Senator EWING (Western Australia). - I do not’ agree with Senator Downer in the construction he has placed upon the section of the Constitution which he has read. I believe Senator Pearce’s view to be correct. There are three classes of civil servants .with whom we have to deal. First, there are the civil servants who are in the true sense transferred from the States to the Commonwealth. The Commonwealth Constitution provides for them. We have no power to interfere with their rights. Then there is a second class, who have not been transferred from the State service to the Commonwealth service, but who have been taken over by the Commonwealth service from the States. They have not been “ transferred “ within the meaning of that term as used in the Constitution. Then we come to the officers appointed by the Federal Government itself. So that there are not, as Senator Downer seems to contemplate, only two classes of civil servants to be dealt with. There are first the transferees ; secondly, the men who are not transferees in the sense of being employed in a transferred department, but who have been taken over from the State services; and thirdly, there are the new appointees.
– We save the rights of the second class by this Bill.
– But Senator Downer says we have no right to interfere with any except the third class. It seems to me that clause 61 is quite intra vires. I submit that the view Senator Pearce took originally was correct, and that the term of service under a State of any officer taken over by the Commonwealth from a State does count under the provisions of this Bill.
Amendment agreed to.
Amendment (by Senator Ewing) agreed to.
That the words “ten years” (line 5) be omitted.
Senator DOBSON (Tasmania). - We have had several expressions of opinion - and I think they are correct - that this Bill deals too liberally with civil servants when we have regard to our responsibility to the taxpayers. All I desire to do is to see the service one which men will desire to enter. I desire to uphold the dignity and honour of the service, to see every post fairly remunerated, but not to make the whole of the young men in the Commonwealth desirous of giving up private employment simply because the Commonwealth service is so much better. I do not think it is our duty to elevate our service so much above any other service. I understand, from Senator Playford, that in South Australia the Government grant an officer eight months’ leave on full pay. In Tasmania, the Government grant twelve months’ leave on half-pay, or six months on full pay. In order to cut down the generous provision here, but still, I think, to make it more generous than private firms are able to afford, I propose to move some amendments, to make the clause read as follows : -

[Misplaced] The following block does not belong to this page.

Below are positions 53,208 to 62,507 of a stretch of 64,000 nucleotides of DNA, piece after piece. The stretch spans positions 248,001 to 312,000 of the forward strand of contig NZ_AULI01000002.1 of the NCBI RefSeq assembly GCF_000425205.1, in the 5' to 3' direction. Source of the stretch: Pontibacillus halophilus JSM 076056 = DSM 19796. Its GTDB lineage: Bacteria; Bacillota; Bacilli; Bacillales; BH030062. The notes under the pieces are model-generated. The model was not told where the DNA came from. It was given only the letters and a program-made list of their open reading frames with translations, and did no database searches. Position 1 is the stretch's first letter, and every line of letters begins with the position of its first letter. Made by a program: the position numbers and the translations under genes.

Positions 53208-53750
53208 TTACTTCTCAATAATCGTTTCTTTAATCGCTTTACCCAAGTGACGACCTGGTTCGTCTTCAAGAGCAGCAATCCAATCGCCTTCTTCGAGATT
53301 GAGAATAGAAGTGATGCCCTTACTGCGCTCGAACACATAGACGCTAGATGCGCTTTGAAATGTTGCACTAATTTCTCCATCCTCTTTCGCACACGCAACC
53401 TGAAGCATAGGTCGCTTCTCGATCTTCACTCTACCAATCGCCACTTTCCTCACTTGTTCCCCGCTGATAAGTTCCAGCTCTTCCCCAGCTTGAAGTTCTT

The Governor-General in Council may grant twelve months’ leave of absence on half-pay, or six months on full pay.
In the first instance, I move -
That, after the word “months,” line 10, the words “ on half- pay or “ be inserted.
– Can I move another amendment, sir?
– What is it?
– The amendment I wish to move is to insert these words -
Of which three months may be on full pay and three months may be on half-pay.
– That will come in later.
– Now that we have dealt withthe other amendments and made the minimum period of service twenty years, this is giving to the officers who have come over from the State services something to whichthey have hot an absolute right. The Constitution secures to them all their accruing rights. This, I believe, is not a right, but a practice which practically they have enjoyed by statute. It is permissive, but it has always been granted and considered one of the conditions of service. We ought to legislate in such a way that transferred officers cannot be placed in a worse position than, they would have been in had they continued in the State service. I have been making some inquiries, but I have not statistics to show exactly what has been the practice in the several State Acts. In one State at least, the civil servants have for a long time enjoyed this privilege of getting twelve months’ leave, namely, six months on full pay and six months on half-pay. I ask the committee to pause before it alters this provision in such a way that the Government would not be able to give, to transferred officers the same amount of leave as they have had a right to expect, and do expect.